Fresh Frozen Plasma Increases Hemorrhage in Blunt Traumatic Brain Injury and Uncontrolled Hemorrhagic Shock
Hilla Abergel, Miri Bidder, Itamar Ashkenazi, Leonid Reytman, Ricardo Alfici, and Michael M. KrauszAbstract
Background: Blunt traumatic brain injury (bTBI) and uncontrolled hemorrhagic shock (UCHS) are common causes of mortality in polytrauma. We studied the influence of fresh frozen plasma (FFP) resuscitation in a rat model with both bTBI and UCHS before achieving hemorrhage control.
Methods: The bTBI was induced by an external weight drop (200 g) onto the bare skull of anesthetized male Lewis (Lew/SdNHsd) rats; UCHS was induced by resection of two-thirds of the rats’ tails. Fifteen minutes following trauma, bTBI+UCHS rats underwent resuscitation with FFP or lactated Ringer’s solution (LR). Eight groups were evaluated: (1) Sham; (2) bTBI; (3) UCHS; (4) UCHS+FFP; (5) UCHS+LR; (6) bTBI+UCHS; (7) bTBI+UCHS+FFP; and (8) bTBI+UCHS+LR. Bleeding volume, hematocrit, lactate, mean arterial pressure (MAP), heart rate, and mortality were measured.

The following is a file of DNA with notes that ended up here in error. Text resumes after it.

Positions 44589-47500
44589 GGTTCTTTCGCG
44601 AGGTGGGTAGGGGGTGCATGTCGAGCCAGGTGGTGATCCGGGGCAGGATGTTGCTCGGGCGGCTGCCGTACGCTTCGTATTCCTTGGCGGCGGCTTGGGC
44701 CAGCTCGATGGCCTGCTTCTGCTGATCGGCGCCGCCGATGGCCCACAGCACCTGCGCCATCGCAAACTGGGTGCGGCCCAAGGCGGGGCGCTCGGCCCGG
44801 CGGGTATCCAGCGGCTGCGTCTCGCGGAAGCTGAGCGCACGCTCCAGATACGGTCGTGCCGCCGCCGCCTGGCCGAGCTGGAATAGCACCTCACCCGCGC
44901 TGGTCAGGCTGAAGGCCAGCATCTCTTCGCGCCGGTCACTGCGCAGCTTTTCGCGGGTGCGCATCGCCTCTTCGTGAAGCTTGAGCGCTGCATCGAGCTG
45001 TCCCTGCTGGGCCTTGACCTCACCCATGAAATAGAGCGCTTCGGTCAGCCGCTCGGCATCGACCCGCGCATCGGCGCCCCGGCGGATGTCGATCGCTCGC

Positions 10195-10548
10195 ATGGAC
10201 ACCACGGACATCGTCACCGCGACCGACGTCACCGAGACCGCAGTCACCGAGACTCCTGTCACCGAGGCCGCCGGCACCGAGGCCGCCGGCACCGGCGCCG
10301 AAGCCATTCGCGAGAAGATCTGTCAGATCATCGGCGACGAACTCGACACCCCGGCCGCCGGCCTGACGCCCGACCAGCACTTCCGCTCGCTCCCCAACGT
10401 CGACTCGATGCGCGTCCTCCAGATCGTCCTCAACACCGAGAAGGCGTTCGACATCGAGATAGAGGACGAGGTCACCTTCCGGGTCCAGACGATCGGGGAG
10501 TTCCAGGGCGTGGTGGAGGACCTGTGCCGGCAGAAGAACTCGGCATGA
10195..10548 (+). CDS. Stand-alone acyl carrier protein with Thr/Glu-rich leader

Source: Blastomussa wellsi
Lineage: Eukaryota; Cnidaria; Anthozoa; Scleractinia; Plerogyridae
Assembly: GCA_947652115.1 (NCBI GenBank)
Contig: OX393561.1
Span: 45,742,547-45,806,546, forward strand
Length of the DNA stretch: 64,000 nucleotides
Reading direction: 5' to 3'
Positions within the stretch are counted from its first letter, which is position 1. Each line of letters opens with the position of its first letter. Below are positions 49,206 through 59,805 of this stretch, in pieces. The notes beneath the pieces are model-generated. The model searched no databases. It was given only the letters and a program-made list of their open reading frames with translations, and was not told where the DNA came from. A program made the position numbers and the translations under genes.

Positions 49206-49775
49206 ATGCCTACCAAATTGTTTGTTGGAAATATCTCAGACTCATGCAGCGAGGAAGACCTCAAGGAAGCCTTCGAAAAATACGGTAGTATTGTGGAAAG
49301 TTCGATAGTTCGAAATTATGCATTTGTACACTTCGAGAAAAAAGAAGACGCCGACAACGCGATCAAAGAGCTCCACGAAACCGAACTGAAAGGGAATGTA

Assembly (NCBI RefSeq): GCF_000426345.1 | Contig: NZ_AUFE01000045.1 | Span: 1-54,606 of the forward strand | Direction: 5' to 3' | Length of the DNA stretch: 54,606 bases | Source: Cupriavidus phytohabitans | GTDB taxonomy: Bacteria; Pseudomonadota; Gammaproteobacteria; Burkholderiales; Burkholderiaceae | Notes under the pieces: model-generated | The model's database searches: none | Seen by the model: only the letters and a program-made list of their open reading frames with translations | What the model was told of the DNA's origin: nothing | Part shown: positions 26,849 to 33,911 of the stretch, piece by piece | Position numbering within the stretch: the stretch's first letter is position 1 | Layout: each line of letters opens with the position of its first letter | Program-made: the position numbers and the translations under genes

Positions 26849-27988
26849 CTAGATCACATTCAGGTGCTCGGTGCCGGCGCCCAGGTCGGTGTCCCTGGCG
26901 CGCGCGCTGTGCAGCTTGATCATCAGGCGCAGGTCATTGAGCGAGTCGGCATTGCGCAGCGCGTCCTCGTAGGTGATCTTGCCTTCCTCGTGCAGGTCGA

Results: The study included 97 rats that survived the immediate trauma. Mean blood loss up to the start of resuscitation was similar among UCHS only and bTBI+UCHS rats (P=0.361). Following resuscitation, bleeding was more extensive in bTBI+UCHS+FFP rats (5.2 mL, 95% confidence interval [CI] 3.7, 6.6) than in bTBI+UCHS+LR rats (2.5 mL, 95% CI 1.2, 3.8) and bTBI+UCHS rats (1.9 mL, 95% CI -0.2, 3.9) (P=0.005). Similarly, non-significant increases in blood loss were observed in UCHS+FFP rats (P=0.254). Overall mortality increased if bleeding was above 4.5 mL (92.3% versus 8%; P<0.001). Mortality was 83.3% (10/12) in bTBI+UCHS+FFP rats, 41.7% (5/12) in bTBI+UCHS+LR rats, and 64.3% (9/14) in bTBI+UCHS rats.
Conclusion: The bTBI did not exacerbate bleeding in rats undergoing UCHS. Compared to LR, FFP resuscitation was associated with a significantly increased blood loss in bTBI+UCHS rats.
Rambam Maimonides Med J 2023;14(1):e0002